It’s easy to see that people, including Seretse and Ruth’s own families, oppose their union because of their own racism and belief system. But why? What is it about interracial marriage that unearths nosy relatives? One possible explanation is that the dominant community believes that foreigners do not have the same sense of religion, culture, duty or responsibilities as them. Thus, both parties are a mismatch or worse, the foreigner will upend the dominant culture with their sly ways.
This can be solved by the foreigner’s willingness to respect and participate in everyday activities or really dial it up for special occasions. Ruth employs the first tactic when she works alongside the women of Bechuanaland to build wells and gained acceptance by the community.
In 21st-century Australia, interracial couples may not face the scale of issues Seretse and Ruth had, but they have their own modern-day hurdles. Most couples in documentary series Marry Me Marry My Family have already spent a few years introducing their partners to their culture, slowly easing them into it.
Nevertheless, there are others who encountered opposition and disappointment from their families because of their choice of partners. This is confronting to watch because it shows how maintaining individual and communities’ needs is a delicate balance with no possible winner.
Irrespective, the highlight of each episode is the lead-up to the wedding when hilarity ensues. Cultural differences surface at this stage because couples are trying to balance their own desires (e.g. a small wedding in the bush) and their families’ expectations (e.g. an elaborate 3-day event with 200 people).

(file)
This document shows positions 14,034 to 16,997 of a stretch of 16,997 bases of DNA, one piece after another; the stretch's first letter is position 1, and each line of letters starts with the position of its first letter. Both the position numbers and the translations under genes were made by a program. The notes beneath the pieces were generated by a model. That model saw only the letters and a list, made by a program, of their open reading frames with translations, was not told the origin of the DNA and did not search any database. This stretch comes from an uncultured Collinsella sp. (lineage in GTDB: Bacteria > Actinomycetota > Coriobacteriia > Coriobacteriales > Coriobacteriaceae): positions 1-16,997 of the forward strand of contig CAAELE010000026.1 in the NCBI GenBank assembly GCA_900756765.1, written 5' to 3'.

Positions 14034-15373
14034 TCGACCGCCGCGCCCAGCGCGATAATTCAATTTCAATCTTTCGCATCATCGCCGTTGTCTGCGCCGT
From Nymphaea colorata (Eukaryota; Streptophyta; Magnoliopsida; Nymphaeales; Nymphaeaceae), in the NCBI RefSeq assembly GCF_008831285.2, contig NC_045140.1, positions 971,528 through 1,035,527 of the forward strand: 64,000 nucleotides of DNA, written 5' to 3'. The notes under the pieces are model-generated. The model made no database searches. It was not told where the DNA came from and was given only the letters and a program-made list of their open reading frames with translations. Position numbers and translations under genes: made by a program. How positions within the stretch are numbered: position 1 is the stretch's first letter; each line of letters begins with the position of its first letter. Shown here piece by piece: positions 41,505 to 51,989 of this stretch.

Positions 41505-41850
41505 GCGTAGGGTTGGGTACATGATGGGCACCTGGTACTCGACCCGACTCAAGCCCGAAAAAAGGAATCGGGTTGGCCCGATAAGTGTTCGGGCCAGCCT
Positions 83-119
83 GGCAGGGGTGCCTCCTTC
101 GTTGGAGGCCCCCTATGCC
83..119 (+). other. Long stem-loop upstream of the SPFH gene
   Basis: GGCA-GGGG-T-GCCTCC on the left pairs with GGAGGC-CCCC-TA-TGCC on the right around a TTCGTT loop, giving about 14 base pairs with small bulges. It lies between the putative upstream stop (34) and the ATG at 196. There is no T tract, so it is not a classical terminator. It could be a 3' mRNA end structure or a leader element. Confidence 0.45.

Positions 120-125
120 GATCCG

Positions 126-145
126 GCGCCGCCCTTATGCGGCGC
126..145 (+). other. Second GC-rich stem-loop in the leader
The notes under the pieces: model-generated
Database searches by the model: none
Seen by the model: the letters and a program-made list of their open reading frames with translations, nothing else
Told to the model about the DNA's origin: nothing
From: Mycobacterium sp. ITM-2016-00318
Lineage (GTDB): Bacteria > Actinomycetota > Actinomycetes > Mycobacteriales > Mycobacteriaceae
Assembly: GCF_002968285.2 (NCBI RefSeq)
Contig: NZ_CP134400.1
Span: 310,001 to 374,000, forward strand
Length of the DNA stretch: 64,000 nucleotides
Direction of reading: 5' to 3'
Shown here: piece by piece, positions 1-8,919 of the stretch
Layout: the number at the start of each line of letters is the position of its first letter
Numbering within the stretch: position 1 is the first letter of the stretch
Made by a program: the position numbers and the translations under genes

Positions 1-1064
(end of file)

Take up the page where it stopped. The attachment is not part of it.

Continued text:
The schisms are not always from the families. Even the couples sometimes find it difficult to articulate why a specific ritual means a lot to them when it seems so inconsequential to the other person. In one of the most interesting episodes, a Pagan Druid man tries to explain to his Jewish husband-to-be his vision of a traditional handfasting where the couple’s wrists are bound together. Sounds simple but it also includes dancing, hoops and ribbons which bewilders his partner.
This is when someone’s willingness to publicly embrace another culture really endears them to their in-laws, such as wearing an elaborate wedding outfit or participating in a traditional dance despite having zero dance moves. And when the evening ends, we wish the couple well and hope they have the same kind of happily ever after that Seretse and Ruth eventually had.
Season 2 of Marry Me Marry My Family is now at SBS On Demand:
Watch 'A United Kingdom'
Sunday 30 May, 1:30am on SBS (streaming after broadcast at SBS On Demand)
Sunday 6 June, 6:25pm on SBS World Movies
Monday 7 June, 8:55am on SBS World Movies
Tuesday 8 June, 3:40am on SBS World Movies
Genre: Drama, History
Director: Amma Asante
Starring: David Oyelowo, Rosamund Pike, Tom Felton, Jack Davenport